Thursday, June 23rd, 2011
While in line for customs in Toronto on my way back from hanging out with Morris Ertman in Rosebud last October, I initiated a conversation with an older gentleman who was also in line. This was a famous man whose face I immediately recognized. The tag on his luggage confirmed it: I was standing next to Wallace Shawn, the actor and writer.
Think “Princess Bride”, think the drinking game with Andre the Giant, think “inconceivable.” That guy!
We chatted for a couple of minutes, then the serpentine line moved, forcing us to separate from each other. Minutes later, we were reunited and continued our chat. This happened 5 times before we got to the customs desk.
Round one. After the requisite and sincere, I really like your writing, I told him to tell me that writing is worth it. He asked my name, and I said he wouldn’t know it. And he assured me that he might not know it even if he should.
I like this guy.
As the line moved, the person immediately to my right asked, “Who is that guy? His face looks familiar.” “Princess Bride”, I said. “Inconceivable!”
Round two. True to Wallace Shawn form, he was thoughtful and wise with a twinkle in his eye. He likened writing to being a monk. He said one has to write in order to really know who one is. People who don’t write have less to offer the world.
Round three, he said – unsolicited – that it’s a game to go for success. It’s fun when it comes your way but ultimately that’s a meaningless pursuit. He doesn’t feel he’s had enough success to warrant the headaches and difficulties of writing. “You’re more likely to fail than not.”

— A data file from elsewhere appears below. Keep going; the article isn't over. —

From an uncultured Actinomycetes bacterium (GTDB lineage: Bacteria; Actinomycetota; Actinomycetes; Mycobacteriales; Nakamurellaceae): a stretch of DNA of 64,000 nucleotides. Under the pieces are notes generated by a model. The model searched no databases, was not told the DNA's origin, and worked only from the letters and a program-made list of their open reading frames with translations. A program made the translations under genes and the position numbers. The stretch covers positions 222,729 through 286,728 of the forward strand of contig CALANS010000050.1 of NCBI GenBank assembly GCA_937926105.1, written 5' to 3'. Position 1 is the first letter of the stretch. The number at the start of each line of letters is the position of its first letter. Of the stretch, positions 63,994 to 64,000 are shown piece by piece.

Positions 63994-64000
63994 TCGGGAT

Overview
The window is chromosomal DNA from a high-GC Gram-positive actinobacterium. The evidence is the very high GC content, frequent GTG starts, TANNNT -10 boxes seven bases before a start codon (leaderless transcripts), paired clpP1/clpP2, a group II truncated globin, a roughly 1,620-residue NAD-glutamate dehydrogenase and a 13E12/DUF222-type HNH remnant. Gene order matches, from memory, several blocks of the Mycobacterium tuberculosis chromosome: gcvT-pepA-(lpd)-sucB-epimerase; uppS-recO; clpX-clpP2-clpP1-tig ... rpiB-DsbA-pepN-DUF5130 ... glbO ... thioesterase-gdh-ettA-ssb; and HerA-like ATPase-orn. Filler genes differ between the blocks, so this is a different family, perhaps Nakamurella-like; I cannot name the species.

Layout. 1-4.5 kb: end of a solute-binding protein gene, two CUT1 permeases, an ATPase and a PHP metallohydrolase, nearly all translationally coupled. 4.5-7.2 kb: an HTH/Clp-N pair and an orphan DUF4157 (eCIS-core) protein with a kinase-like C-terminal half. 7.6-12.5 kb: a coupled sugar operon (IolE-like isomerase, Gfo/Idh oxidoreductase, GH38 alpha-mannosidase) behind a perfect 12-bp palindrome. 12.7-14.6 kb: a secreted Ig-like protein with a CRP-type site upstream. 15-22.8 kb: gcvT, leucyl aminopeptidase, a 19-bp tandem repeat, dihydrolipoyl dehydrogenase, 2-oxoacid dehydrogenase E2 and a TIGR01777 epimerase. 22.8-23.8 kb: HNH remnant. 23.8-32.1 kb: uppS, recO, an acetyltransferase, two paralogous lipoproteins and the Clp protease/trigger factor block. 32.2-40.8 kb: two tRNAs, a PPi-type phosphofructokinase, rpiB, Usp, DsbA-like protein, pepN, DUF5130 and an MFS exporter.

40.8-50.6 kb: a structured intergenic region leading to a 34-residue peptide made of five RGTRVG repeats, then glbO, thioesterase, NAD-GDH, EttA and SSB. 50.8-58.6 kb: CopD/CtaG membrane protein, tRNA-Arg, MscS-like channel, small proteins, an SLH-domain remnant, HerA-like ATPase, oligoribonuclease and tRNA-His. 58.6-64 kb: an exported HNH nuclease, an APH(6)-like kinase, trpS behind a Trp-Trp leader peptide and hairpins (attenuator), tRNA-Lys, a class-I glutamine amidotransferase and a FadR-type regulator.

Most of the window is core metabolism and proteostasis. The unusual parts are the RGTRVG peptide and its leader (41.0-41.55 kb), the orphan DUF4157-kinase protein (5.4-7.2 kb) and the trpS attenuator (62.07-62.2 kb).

Round four, he went on to say – again unsolicited – it’s not worth wasting your time comparing yourself to other writers or their seeming success. “Look what happened to Ernest Hemingway.” (Success, misery, suicide.)
Did I mention I like this guy? And how does he know me so well, I wonder.
In our final round, Mr. Shawn described how delightful it is to communicate, even if you’re only communicating with 10 people. If 20, even better. But if only 10, it’s still delightful. His smile was mischievous and his eyes wide. “If you have some insight that might benefit the planet,” says Mr. Shawn, “The world really needs it.”
I mentioned about a play of mine that had been performed earlier than weekend in Calgary, and he said, “Who knows, you might have had a very profound impact on somebody who saw your play and never know it.”
After passing through customs, I waited for him so that I could say: “I don’t know if you consider yourself a person of faith, but I feel like God sent you to talk to me today, and I’m grateful for that gift.” He wished me well and we went our separate ways.
I’ve thought often of Wallace Shawn’s wise words in these past several months. The motivation to write. The delightfulness of communication. Embracing the actual size of one’s audience without comparisons.
If you’ve never seen it (or even if you have), I’d recommend the vintage Wallace Shawn film, “My Dinner with Andre,” from the early 1980’s.